WireGuard VPN Tunnel Software Publishes New Snapshot But It Won't Be In Linux 5.1
Written by Michael Larabel in Free Software on 28 February 2019 at 06:46 AM EST. 6 Comments
FREE SOFTWARE --
Jason Donenfeld, the lead developer of WireGuard, has released a new snapshot version of this secure VPN tunnel cross-platform software.

WireGuard 0.0.20190227 is the new testing version of this very useful and practical alternative to the likes of OpenVPN. This pre-release version has changes for FreeBSD, various low-level code improvements, mitigating potential side-channel attacks, fixing allocation stalls, fixes for compatibility with older kernel versions, and other changes.

There is also optimizations to help WireGuard to be "much much faster" for operations involving thousands of peers. Jason particularly noted, "Batch peer/allowedip addition and clearing is several orders of magnitude faster now."

While WireGuard had a goal of making it into the mainline Linux kernel in 2018, that didn't happen and it's still not quite over the finish line yet. The Linux 5.1 merge window will be opening up on Sunday/Monday following the 5.0 kernel release, but WireGuard will not be part of it. WireGuard hasn't been staged in net-next and would still need a final round of review by other upstream kernel developers. Here's to hoping WireGuard will be ready for mainlining in a few months with Linux 5.2.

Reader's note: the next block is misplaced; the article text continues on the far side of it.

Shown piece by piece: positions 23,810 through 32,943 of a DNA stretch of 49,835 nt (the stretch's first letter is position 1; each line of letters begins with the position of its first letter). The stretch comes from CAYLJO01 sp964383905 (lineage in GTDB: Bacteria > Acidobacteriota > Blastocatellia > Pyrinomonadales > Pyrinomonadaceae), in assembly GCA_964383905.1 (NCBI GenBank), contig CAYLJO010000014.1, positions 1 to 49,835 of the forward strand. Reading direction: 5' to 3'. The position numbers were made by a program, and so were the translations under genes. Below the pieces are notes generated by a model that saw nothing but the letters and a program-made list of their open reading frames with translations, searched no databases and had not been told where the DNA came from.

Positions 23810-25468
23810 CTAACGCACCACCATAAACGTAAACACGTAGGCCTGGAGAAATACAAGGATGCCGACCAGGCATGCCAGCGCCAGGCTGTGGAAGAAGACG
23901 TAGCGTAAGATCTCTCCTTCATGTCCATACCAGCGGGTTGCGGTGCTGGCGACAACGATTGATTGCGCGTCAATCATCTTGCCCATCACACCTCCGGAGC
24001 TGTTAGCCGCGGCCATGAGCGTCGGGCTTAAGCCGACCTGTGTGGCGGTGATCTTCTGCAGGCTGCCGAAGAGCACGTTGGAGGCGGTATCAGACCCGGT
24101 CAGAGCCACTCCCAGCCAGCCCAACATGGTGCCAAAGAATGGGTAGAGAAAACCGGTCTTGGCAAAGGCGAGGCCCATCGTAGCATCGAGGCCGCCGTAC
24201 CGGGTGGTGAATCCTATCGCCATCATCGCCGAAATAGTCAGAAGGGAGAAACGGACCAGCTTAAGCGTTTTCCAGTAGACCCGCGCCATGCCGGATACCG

While WireGuard isn't mainlined in the Linux kernel yet, it is easily deployable as a DKMS out-of-tree kernel module. Several Linux distributions even have WireGuard packaged/available in this form for those interested. WireGuard also continues making inroads on other platforms including macOS/iOS and Android.

Those wanting to learn more about WireGuard can do so at WireGuard.com. More details on the v0.0.20190227 release via its mailing list.

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Michael Larabel is the principal author of Phoronix.com and founded the site in 2004 with a focus on enriching the Linux hardware experience. Michael has written more than 10,000 articles covering the state of Linux hardware support, Linux performance, graphics drivers, and other topics. Michael is also the lead developer of the Phoronix Test Suite, Phoromatic, and OpenBenchmarking.org automated benchmarking software. He can be followed via Twitter or contacted via MichaelLarabel.com.

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